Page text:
3. Upgrade Your POS

Since you won’t be relying on a third-party service for drivers, you’ll have to own your online ordering system. While you could go the old fashioned route and take phone orders only, you’re going to miss out on a huge chunk of that Millennial and Gen Z business we talked about above. 

To make your customers’ ordering experience seamless, it’s important to use an online ordering system that integrates with your POS. The benefits of having an integrated system include:

  • Free up your FOH staff. An integrated online ordering system will send orders from a guest’s computer or mobile device straight to the kitchen. This frees up your front of house staff who no longer have to take phone orders or punch in orders from a third party and fire them off to the kitchen manually.
  • Gain valuable guest data. When you’re restaurant POS and online ordering are integrated, you can track guest preferences, order frequency, and more. Treat your VIPs to a free drink or dessert or directly promote a special you know they’ll love.
  • One menu to rule them all. Menu management in Upserve POS means less hassle – 86’d Items, price changes, description changes, and more all happen in the restaurant POS and are reflected on your online ordering website. 

4. Design Your Delivery Menu

Not all items on your in-house menu are going to travel well for delivery. Pare down your menu to the most popular items you have and ones that will survive a car trip in a steamy container. This past February, our data team found that while nachos are a popular Super Bowl snack to serve at a bar where the game is playing, it’s a no-go for delivery orders – no one wants a soggy nacho! If you are unsure about a menu item’s ability to travel, try packing it up as you would for a customer, bring it home with you, and see how the quality is affected.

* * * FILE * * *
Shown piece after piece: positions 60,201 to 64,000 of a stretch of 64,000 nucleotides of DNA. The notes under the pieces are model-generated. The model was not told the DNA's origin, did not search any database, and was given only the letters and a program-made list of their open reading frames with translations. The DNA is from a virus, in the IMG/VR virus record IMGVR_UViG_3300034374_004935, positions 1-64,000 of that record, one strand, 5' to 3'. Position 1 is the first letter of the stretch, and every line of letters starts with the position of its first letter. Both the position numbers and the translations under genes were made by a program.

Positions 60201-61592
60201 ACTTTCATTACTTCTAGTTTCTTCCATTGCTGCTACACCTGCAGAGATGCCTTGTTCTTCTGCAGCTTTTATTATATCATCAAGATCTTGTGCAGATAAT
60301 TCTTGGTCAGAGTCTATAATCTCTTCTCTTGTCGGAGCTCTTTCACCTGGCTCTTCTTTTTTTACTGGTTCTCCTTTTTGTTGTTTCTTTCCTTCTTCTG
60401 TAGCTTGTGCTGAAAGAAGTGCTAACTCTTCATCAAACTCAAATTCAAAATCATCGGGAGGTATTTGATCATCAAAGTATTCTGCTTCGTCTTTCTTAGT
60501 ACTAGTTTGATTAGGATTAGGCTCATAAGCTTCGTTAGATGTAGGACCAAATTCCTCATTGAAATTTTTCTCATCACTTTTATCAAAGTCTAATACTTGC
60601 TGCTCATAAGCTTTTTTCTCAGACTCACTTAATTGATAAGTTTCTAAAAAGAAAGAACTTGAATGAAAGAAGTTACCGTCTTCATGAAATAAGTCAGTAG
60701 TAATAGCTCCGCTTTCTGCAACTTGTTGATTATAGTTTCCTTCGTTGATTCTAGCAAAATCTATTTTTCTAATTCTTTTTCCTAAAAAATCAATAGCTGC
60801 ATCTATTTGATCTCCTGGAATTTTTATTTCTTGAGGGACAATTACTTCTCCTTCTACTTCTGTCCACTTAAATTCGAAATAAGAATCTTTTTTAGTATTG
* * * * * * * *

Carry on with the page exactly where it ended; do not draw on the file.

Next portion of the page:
It’s important to understand that guests won’t order items for delivery the same way they order when they are in-house. The folks at Bywater in Warren, RI found this out when they updated their online ordering menu to reflect the regularly rotating menus they offer in-house. “We keep underestimating how popular things will be,” owner Katie O’Donnell said. “Last week we took our fish and chips off the menu and we had a 40% drop in sales and non-stop calls about it. People want what they want! So we brought it back and sales were back up. If we were open for dine-in we’d never run a single menu item for this long.” 

5. Invest in Branded Packaging

A nice-to-have item that helps you bring the in-house experience into your guests’ homes is some branded packaging with your logo, brand colors, and/or slogan. This helps create brand awareness and loyalty especially with guests who may be ordering from you for the first time and have never actually stepped foot into your restaurant. 

 

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60% of U.S. consumers order delivery or takeout at least once a week.

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Stephanie is a Providence, RI native and eight-year food industry veteran. As Upserve's Content Marketing Coordinator she creates materials that help restaurateurs, managers, and service professionals succeed. When she's not writing, Stephanie is most likely traveling, cooking, or trying new restaurants.